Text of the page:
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Paris – Observations

This week since my days are busy with French language class again, I thought I’d present some observations I’ve been accumulating while here…..

– Florists in Paris are really special. Their flowers are always artfully displayed, overflowing out onto the sidewalks.  The arrangements are lush and creative. French patisseries tend to get all the oohs and ahhs but I think the florists are right up there and may even be tied with the fruit sellers who also outdo themselves in presenting their produce. When in America have you ever stopped in your tracks while on a walk and just gawked at a fruit stand? Here it happens to me almost daily.  And then I pony up and pay 6.50 Euro for a little basket of strawberries. So you see, all that special care in merchandising works!

– Speaking of beautiful displays, I cannot pass over the patisseries with their delightful pastries. Oh. My. God.  They are works of art. You’ve never seen or tasted anything like them. Some patisseries are like mini museums all glass and good lighting, showcasing desserts that look like hours were spent crafting each one. Alternatively, some pastry shops are full of big rustic, homemade looking baked goods that still make your mouth water even though they are not visual works of art.  What looks like a humble plain chocolate cupcake can turn out to be one of the best things you’ve ever eaten in your life. I have this little French food guide book which covers the various popular French pastries in all their glory and we have been working our way through it, one by one.  If I come home 20 pounds heavier, you’ll know why.

– Shops in Paris are big on handing out their “carte”  – their business card – to shoppers. It’s great because sometimes you are eyeing something but can’t decide or you are in a rush and want to return later. And now you have their well designed shop card in your bag and a means to find them again. Especially useful for a tourist!

– The French really do say “Ooh, la la!” I have heard this stereotypical little exclamation used quite a bit, even by people just watching the world cup!

– Women here wear dresses with sandals in the summer. All day long I admire the cute dresses. Men going to work are often in suits. Stylish, slim fitting suits and nice shoes. No baggy pleated pants or wrinkled shirts for these Frenchmen. Parisians look great and we could learn a thing or two or three from them about how to dress.

– Clothing here is expensive. With the much hyped bi-annual sales going on now in July, you would think you could finally get a deal?  Nope. Clothes here are an investment and quality matters. Therefore people seem to have smaller wardrobes of better clothes. Smart. And it’s environmentally friendly. Don’t you always cringe inside when you walk by a Forever 21 or H&M and see the thousands upon thousands of disposable fast fashion that changes inventory constantly? I always wonder what becomes of all the clothing that doesn’t sell by the time the next batch hits the racks.  Here many clothing shops have a very limited, very curated inventory.  It is refreshing.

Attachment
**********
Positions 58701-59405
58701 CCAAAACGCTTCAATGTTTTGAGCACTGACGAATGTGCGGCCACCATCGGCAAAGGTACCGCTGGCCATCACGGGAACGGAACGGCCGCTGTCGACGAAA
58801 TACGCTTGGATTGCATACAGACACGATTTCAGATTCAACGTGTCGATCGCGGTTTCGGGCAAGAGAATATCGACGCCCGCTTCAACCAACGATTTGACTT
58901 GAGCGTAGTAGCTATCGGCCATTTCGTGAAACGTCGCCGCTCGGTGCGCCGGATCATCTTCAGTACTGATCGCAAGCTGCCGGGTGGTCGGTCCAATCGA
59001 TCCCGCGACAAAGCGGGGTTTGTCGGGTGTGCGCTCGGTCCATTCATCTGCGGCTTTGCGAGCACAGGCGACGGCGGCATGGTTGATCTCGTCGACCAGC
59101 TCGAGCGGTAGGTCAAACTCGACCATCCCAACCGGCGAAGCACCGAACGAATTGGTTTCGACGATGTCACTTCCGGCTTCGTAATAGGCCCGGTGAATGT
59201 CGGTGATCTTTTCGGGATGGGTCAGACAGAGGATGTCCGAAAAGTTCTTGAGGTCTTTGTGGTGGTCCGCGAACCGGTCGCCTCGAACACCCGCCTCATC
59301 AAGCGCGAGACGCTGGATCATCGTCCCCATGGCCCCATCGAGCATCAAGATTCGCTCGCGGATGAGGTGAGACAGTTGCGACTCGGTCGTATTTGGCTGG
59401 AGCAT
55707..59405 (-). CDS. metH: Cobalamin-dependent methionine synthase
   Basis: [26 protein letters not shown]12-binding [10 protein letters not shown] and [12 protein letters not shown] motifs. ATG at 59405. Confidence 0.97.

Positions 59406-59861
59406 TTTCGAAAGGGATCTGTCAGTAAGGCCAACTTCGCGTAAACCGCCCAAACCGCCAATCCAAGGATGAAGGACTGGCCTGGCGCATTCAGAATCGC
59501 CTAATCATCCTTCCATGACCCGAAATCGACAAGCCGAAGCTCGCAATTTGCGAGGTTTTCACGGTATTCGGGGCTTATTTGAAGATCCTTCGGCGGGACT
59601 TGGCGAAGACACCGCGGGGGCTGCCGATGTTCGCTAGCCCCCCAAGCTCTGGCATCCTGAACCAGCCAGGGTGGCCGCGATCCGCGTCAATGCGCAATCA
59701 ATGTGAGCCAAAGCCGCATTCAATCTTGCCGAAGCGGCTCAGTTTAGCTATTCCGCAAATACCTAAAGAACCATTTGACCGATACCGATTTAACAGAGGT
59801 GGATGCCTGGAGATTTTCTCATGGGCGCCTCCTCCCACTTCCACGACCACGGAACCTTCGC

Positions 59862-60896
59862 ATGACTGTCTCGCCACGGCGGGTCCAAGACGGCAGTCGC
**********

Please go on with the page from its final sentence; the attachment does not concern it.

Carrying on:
– On that note, unlike in Italy where shopkeepers assault you with “Dimmi” when you walk in the door (Literally “tell me!” – meaning tell me exactly what you are looking for) the French boutiques allow you to browse in peace. So much better.  Especially if you don’t speak the language well.

– Nobody rushes you in restaurants. You can sit nearly as long as you like. It’s amazing and automatically relaxes you. In fact, if you want to pay the check you have to pointedly ask for it – they won’t just drop it on your table and glower at you until you leave. Why is this? Servers here are not paid by tips alone. They get paid normal wages.  (I read, on average, about $2000 per month.)  This means they can relax and just do their job without trying to turn your table for the next tip. We Americans could learn from this and find a way to eliminate restaurant tipping and the sad minimum hourly wage that servers are paid stateside.

– The French very much like to picnic.  Or, rather “pique-nique”.  Along the Seine. On any patch of grass. These are not elaborate meals and there is always a baguette or two or three. Plus cheese and wine.  This is a super easy French habit to pick up and I recommend it!

– Buildings are beautifully designed. Care is even taken with the design of the door and with the knocker. Every single day I see one beautiful door after another, with its own unique knocker, on an architecturally stunning building. It is so rare to see a plain unadorned building that when you do see one it almost stops you in your tracks.

– Air conditioning is a luxury. The metro is hot, the buses are hot, inside the cafes are hot. Some shops will have AC but generally not.  And yet, the Parisians never look sweaty or uncomfortable.  It is an absolute mystery to me.

– Let’s talk bread.  Specifically baguettes. Parisians buy one every single day. I can’t count how many baguette ends I have seen poking out of peoples purses, brief cases, or sacs. And it is not uncommon to see the person munching on a piece of it while they walk.  When you get a warm one handed to you it is heaven.

– People here are generally friendly and helpful. The grumpy Parisian stereotype is unfair. If you try a few words of French, that is enough to satisfy them.  If you look remotely confused or blank, they switch seamlessly to English.  I give them full credit for this skill.